24th Sep2015

‘AWOL-72’ Review

by Phil Wheat

Stars: Luke Goss, Bokeem Woodbine, RZA, Louis Mandylor, Brooke Newton, Heather Roop, Tomoko Karina, Leif Gantvoort, Mary Christina Brown, Marco Khan | Written by Christian Sesma, Cecil Chambers | Directed by Christian Sesma


Conrad Miller (Luke Goss), is an AWOL military officer who has been accused of selling secrets to ex-KGB during the cold war. When Miller realises he has been tracked by his counterpart hitman Myron (Bokeem Woodbine), his love and his compromise are threatened, and he does the only thing humanly possible. He runs. The Soviets enlist the services of Detective Adams (Rza) to aid them in the hunt to track down Miller by any means necessary. Miller has 72 hours to make his rendezvous point and get out of the country with his love and the only secrets that will keep him alive…

Another week, another direct to market movie starring Luke Goss – a man who seems to be carving quite the career for himself as an action hero for the VOD generation. Like War Pigs, released earlier this month, AWOL-72 sees Goss play another grizzled soldier – this time absent without leave from his unit and on the run from pretty much everyone; yet still unable to walk away from those in distress. Kind of like a modern day one-man A-Team!

First-person footage; an odd turn into backwoods hillbilly territory, with psychos who it turns out are also people traffickers; Luke Goss trying to save every woman he meets (maybe a case of OCD?)… you can’t say AWOL-72 doesn’t have moments of utter genius – or is it madness? – scattered throughout it’s brief running time. Yet despite the crazy machinations that take place, there’s an odd sense of mundanity to proceedings, undoubtedly due to the total lack of excitement and/or tension, and the snails pace in which the core of this story actually reveals itself.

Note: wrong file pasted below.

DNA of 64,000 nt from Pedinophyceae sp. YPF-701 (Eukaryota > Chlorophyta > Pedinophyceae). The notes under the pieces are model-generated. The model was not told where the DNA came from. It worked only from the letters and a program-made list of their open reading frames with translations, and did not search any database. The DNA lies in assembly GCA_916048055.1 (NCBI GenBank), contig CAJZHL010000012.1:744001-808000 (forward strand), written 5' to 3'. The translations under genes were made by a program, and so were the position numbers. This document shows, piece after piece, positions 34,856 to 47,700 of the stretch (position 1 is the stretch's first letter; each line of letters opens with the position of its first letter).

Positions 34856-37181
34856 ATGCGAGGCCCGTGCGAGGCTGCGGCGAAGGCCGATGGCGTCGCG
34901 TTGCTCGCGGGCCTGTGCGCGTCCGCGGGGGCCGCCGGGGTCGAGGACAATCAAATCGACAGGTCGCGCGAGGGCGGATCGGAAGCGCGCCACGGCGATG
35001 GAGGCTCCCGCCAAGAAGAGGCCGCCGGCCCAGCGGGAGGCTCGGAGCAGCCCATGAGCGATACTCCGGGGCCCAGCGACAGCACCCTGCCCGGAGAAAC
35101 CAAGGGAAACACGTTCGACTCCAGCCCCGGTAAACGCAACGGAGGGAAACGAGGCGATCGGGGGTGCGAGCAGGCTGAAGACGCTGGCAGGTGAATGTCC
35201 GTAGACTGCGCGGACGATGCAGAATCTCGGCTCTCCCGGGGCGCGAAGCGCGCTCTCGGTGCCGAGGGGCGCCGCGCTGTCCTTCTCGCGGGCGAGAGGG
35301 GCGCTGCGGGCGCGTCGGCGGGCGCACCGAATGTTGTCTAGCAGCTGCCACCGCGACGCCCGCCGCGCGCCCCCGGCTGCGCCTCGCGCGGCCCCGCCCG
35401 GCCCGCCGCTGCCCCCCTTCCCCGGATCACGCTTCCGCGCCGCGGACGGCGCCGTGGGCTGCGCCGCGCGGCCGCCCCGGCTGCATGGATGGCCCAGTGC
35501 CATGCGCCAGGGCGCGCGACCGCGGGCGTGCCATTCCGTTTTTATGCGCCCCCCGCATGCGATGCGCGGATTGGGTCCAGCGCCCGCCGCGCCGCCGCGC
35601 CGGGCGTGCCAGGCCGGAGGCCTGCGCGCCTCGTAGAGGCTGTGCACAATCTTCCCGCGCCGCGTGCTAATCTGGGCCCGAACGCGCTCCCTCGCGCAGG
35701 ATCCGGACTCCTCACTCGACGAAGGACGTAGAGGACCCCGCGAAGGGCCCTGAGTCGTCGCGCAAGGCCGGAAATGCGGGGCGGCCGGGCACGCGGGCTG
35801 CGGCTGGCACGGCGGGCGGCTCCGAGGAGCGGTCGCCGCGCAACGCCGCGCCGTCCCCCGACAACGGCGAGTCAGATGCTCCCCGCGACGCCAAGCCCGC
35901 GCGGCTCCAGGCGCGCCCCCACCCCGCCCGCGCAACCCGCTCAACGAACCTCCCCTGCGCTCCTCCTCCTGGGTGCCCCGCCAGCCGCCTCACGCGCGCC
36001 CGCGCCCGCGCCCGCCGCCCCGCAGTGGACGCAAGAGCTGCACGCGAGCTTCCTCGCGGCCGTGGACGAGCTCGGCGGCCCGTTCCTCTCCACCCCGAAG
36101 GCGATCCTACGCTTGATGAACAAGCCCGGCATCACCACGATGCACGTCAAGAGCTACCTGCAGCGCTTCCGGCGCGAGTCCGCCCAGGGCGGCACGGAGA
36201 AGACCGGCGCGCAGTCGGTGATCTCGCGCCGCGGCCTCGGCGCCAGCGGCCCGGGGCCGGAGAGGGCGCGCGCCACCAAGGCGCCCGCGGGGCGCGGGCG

Sadly not even the action is safe from feeling mundane – even when writer/producer/director Christian Sesma stages a John Woo-esque gunfight replete with dutch angles, moody lighting and orgiastic violence, the exhiliration and intensity just isn’t there to generate even a spark of excitement. It also doesn’t help that the majority of the films plot “twists” are as cliched and predictable as possible – even to the point of being telegraphed by the script!

To be fair to Luke Goss, he can – and has – done better than he does here. His schtick: smouldering good looks and a quiet demeanour hiding a hard man of action hero proportions, is in full effect in AWOL-72 but that’s all his character, Conrad, has. There’s no real depth to him, which is all down to a script that is stretched out as far as it can with little more to it than key plot points and action beats. Even the final reveal, of just why everyone wants Conrad and his “asset”, fails to convince thanks to the muddled script and lacklustre direction. Although at least Goss actually puts in an effort. Both RZA and particularly Bokeem Woodbine, seem to be going through the motions for the sake of another film credit and (I’d hope) a decent pay cheque; whilst Louis Mandylor is wasted in little more than a cameo as a dirty cop.

It’s a shame; given a tighter pace, a heafty polish of the script and a decent soundtrack (another part of the movie that falls flat), AWOL-72 could have been a great post-Cold War thriller, something of a direct to DVD “Bourne” if you will. But as it stands now, it’s yet another forgettable straight to market movie that will no doubt be forgotten by the time it falls out of the DVD charts.

AWOL-72 is out now on DVD and VOD, courtesy of Praslin Pictures.


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